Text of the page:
Promoting basic services in Ethiopia
Ethiopia’s economy enjoyed robust growth from 2004 to 2011, averaging 11.3% GDP growth per year. Initially led by agriculture, growth subsequently became more broad-based, with a rising contribution from the mining, services and manufacturing sectors.
Ethiopia has also improved considerably on basic service delivery indicators in recent years. The focus on decentralized basic service delivery coupled with rapid growth has led to a decline in the population living below the poverty line from 38.7% in 2004 to 29.6% in 2010.
Despite this, Ethiopia still faces serious challenges, and the Government remains committed to improving social indicators, with a particular emphasis on increasing access to and quality of basic services.
The African Development Bank’s Promoting Basic Services Programme (PBS III) provides resources to safeguard and scale up expenditures on basic services for the poor and to help maintain macroeconomic stability by easing pressure on domestic borrowing. It aims to help the Ethiopian Government expand access and improve the quality of decentralized basic services in education, health, agriculture, water, sanitation and rural roads through contributions and block grants. And it contributes to the strengthening of public financial management and citizens’ engagement in a decentralized process.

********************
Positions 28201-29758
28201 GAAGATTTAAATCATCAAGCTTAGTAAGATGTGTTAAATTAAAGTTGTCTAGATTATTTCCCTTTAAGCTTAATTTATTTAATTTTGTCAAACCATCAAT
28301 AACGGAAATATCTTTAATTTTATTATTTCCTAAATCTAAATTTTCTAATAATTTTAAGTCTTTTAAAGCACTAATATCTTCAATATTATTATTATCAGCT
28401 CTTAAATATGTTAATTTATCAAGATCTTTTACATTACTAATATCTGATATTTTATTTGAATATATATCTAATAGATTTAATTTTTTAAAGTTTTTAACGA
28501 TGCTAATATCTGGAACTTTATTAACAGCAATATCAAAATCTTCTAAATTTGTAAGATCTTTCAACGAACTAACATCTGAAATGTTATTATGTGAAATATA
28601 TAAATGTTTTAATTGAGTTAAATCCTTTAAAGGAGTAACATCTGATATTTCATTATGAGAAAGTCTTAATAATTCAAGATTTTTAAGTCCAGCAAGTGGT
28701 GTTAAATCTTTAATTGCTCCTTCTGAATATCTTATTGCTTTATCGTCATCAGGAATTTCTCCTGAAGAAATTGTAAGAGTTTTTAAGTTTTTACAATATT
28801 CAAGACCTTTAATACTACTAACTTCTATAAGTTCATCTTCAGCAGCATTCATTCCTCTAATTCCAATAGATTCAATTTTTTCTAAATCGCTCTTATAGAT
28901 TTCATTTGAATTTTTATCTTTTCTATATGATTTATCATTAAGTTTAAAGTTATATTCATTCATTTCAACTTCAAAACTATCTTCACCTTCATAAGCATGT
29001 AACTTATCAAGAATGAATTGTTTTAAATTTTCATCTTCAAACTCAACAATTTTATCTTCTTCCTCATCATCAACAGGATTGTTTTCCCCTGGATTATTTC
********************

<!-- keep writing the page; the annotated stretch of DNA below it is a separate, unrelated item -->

PBS III’s expected outputs include:
- An increase in the primary school completion rate;
- A reduction in maternal mortality;
- Higher agricultural productivity for major food crops;
- A reduction in the average time to the nearest all- weather roads;
- Increased access to potable water supply;
- The rollout of the Integrated Budget and Expenditure System;
- Increased external audit coverage at the woreda level; and
- The rollout in half of all woredas of procurement performance and compliance audits.
The African Development Fund Loan of US $255.3 million is being disbursed in three tranches: US $86 million in 2012; US $84 million in 2013; and US $84 million in 2014, with the Ministry of Finance and Economic Development serving as the implementing agency. The program was prepared in close coordination with other development partners, thus ensuring harmonization. All development partners involved in the PBS III use a common results framework from which the indicators of the Bank’s operation have been drawn.
The other major development partners that support the PBS III through an investment project are the World Bank (US $610 million), the United Kingdom’s Department for International Development (US $473 million), the European Union (US $63 million) and the Government of Italy (US $12 million).
PBS III reflects a shared vision by both government and development partners that improving access to and quality of basic services in Ethiopia is essential. To track progress on common objectives and commitments, PBS III is based on a set of interrelated core principles that guide its implementation. Progress in implementation is assessed through semi-annual Joint Review and Implementation Support and Joint Budget and Aid Review missions. These reviews serve as the principal benchmarks for triggering development partner disbursements.